Plan B's Plan B

|

A British study demonstrates, for the umpteenth time, that putting the morning-after pill over the counter does not increase the likelihood of unprotected sex.

Meanwhile, state legislatures are defying the FDA and putting Plan B OTC in spite of the agency's refusal to approve the move. Massachusetts and New York have legislation about to pass.

Go2Ec.org has a handy map showing which states are moving forward.

NEXT: "All Terrorism Is Local"

Editor's Note: We invite comments and request that they be civil and on-topic. We do not moderate or assume any responsibility for comments, which are owned by the readers who post them. Comments do not represent the views of Reason.com or Reason Foundation. We reserve the right to delete any comment for any reason at any time. Report abuses.

  1. putting the morning-after pill over the counter does not increase the likelihood of unprotected sex.

    Who would honestly believe such a fallacy?

    “Gee, honey, why don’t we have a lot of unprotected sex now that Plan B is available OTC? We can use it as primary birth control. Does that sound like a good idea?”

    “It sure does, sweetums! And it’s only $45 a pill! That’s less than your trip to the local hooker.”

  2. (the fallacy being that putting the morning-after pill OTC increases the likelihood of unprotected sex).

  3. Doesn’t the Oregon euthenasia case put pharmcists who sell the pills in Massachusetts in danger of federal prosecution under the Controlled Substances Act?

  4. Pregnancy aside, there is still the risk of sexually-transmitted diseases to account for. Condoms are still the best (if not the only) line of defense for such risks.

  5. if a senator can link gay marriage and dogfucking, ANYTHING IS POSSIBLE.

    i am caught between entertainment and horror, as per the usual. it sometimes makes me think gaius has a point.

  6. I wonder if members of the Christian Right remove the seatbelts from their children’s cars.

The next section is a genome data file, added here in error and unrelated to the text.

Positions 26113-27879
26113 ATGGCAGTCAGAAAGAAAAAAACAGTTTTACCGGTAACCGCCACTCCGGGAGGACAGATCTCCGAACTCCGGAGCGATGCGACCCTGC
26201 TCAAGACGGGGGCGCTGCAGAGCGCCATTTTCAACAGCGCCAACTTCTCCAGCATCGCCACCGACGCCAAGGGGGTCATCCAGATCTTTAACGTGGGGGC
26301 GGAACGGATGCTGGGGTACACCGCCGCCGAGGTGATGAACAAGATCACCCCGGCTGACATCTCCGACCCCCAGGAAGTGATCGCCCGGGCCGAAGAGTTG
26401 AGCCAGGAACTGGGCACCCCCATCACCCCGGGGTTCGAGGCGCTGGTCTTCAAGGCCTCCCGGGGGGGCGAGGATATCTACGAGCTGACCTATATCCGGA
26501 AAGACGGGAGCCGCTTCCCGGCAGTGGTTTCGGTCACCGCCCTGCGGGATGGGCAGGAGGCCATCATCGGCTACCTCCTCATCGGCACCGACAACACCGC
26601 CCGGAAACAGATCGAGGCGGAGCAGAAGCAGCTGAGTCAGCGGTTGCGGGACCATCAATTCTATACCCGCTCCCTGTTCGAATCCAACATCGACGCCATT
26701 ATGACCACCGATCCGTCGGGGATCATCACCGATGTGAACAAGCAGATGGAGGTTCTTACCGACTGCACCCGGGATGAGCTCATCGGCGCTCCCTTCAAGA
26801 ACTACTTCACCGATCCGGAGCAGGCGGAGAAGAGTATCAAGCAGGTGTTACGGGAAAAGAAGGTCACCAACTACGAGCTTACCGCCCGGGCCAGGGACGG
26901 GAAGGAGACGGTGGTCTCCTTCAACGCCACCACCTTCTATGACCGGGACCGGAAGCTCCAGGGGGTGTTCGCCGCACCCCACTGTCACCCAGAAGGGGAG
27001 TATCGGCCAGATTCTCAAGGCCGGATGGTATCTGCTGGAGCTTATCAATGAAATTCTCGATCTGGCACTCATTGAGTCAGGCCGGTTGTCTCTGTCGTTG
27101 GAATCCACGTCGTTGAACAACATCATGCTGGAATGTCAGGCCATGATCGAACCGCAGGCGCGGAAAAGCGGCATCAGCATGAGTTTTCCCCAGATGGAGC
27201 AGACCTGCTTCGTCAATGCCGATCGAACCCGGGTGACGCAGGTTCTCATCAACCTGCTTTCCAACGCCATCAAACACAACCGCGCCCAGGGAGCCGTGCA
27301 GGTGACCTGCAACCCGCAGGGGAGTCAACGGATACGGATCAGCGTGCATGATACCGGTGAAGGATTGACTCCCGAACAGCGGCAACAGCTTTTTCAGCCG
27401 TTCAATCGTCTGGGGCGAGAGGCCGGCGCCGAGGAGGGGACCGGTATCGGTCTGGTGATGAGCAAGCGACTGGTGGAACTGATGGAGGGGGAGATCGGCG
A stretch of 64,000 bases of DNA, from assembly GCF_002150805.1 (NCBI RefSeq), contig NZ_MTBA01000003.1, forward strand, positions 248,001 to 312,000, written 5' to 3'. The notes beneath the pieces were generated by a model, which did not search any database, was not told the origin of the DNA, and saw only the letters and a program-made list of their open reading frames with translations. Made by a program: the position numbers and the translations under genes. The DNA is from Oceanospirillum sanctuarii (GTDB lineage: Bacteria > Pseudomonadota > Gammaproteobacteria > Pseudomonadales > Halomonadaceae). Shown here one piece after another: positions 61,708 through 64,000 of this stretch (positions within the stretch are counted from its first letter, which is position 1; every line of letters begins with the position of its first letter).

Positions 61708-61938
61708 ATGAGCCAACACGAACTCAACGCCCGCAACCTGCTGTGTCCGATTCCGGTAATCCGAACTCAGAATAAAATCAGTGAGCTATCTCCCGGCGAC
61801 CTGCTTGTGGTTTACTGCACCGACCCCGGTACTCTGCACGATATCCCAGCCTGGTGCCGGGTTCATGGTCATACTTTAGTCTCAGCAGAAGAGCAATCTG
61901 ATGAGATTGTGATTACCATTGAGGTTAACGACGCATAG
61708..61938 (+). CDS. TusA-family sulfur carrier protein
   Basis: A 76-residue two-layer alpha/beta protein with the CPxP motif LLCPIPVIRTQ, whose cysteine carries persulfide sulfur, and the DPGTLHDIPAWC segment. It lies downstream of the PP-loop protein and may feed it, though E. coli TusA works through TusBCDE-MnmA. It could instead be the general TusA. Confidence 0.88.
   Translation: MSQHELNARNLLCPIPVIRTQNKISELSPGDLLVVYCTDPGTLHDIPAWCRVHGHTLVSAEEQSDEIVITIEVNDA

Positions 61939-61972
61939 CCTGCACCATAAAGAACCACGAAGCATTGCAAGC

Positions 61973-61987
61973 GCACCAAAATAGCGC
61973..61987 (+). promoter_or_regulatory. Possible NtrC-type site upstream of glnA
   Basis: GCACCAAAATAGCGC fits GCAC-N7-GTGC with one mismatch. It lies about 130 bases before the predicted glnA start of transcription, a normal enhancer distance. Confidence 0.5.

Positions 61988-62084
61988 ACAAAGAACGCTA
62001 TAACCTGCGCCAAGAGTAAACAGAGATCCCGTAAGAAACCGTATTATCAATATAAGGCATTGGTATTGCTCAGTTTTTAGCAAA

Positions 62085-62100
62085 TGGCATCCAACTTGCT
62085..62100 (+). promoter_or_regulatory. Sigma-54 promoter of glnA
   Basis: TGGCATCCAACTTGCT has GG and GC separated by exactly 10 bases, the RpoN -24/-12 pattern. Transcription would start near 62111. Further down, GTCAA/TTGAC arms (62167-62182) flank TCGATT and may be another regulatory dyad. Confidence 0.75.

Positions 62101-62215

Wouldn’t want to diminish the perceived cost of unsafe driving.

  7. Zing! Good one, Joe!

  8. joe,

    You’re here all week, right? 🙂

  9. As Nick DiPaolo said, “Sweet. Now I have to put TWO pills in a girl’s drink.”

  10. Cost of a condom $2
    Cost of the morning after pill $45
    Cost of an abortion (I have no idea >$45)
    Cost of adoption $10,000
    Cost of raising a kid $200,000
    Cost of Sex Priceless

  11. Just wait for the feds to start cracking down on this one. Justice Department, FUCK YEAH!

  12. This New York shit is patently ridiculous.

    The day after Raich, the Senate Majority Leader announced he was withdrawing his support and killing medical marijuana because state law would violate federal law if he passed it.

    Days later, (in an effort to shore up his buddy Nick Spano’s seat in a contestable district), he passed this Plan B bill…that calls for the distribution of plan B in violation of federal law.

    Dirty rat.

  13. Girth – Check out this crazy-ass article about some allegedly DEA guys and their long-term strategy to save their jobs. You were joking, but it’s apparently crossed their minds.

  14. “I wonder if members of the Christian Right remove the seatbelts from their children’s cars.

    “Wouldn’t want to diminish the perceived cost of unsafe driving.”

    You may laugh, but I recall reading reports that the presence of airbags does appear to be correlated with more less care in driving, as the drivers rationally figure they can afford to take greater chances.

  15. that should have been “less care.” Sorry about that.

  16. You may laugh, but I recall reading reports that the presence of airbags does appear to be correlated with [less] care in driving, as the drivers rationally figure they can afford to take greater chances.

    Certainly makes sense given economic theory about incentives. It’s not so much that someone thinks to themselves they are going to dive with less caution, but that we set our level of carefulness, if you will, with some regard to our overall sense of risk, even if it is subconscious. If it seems implausible just think of the converse (as Joe was essentially doing), if your car was suddenly rendered very dangerous, say even a slight fender-bender would result in your death (or your children were in fact unbuckled) wouldn’t you drive much more cautiously? If so than the opposite is by definition true: making a car safer reduces your level of cautiousness.

  17. Please write your comments with more care. There are no airbags here…

  18. Adam,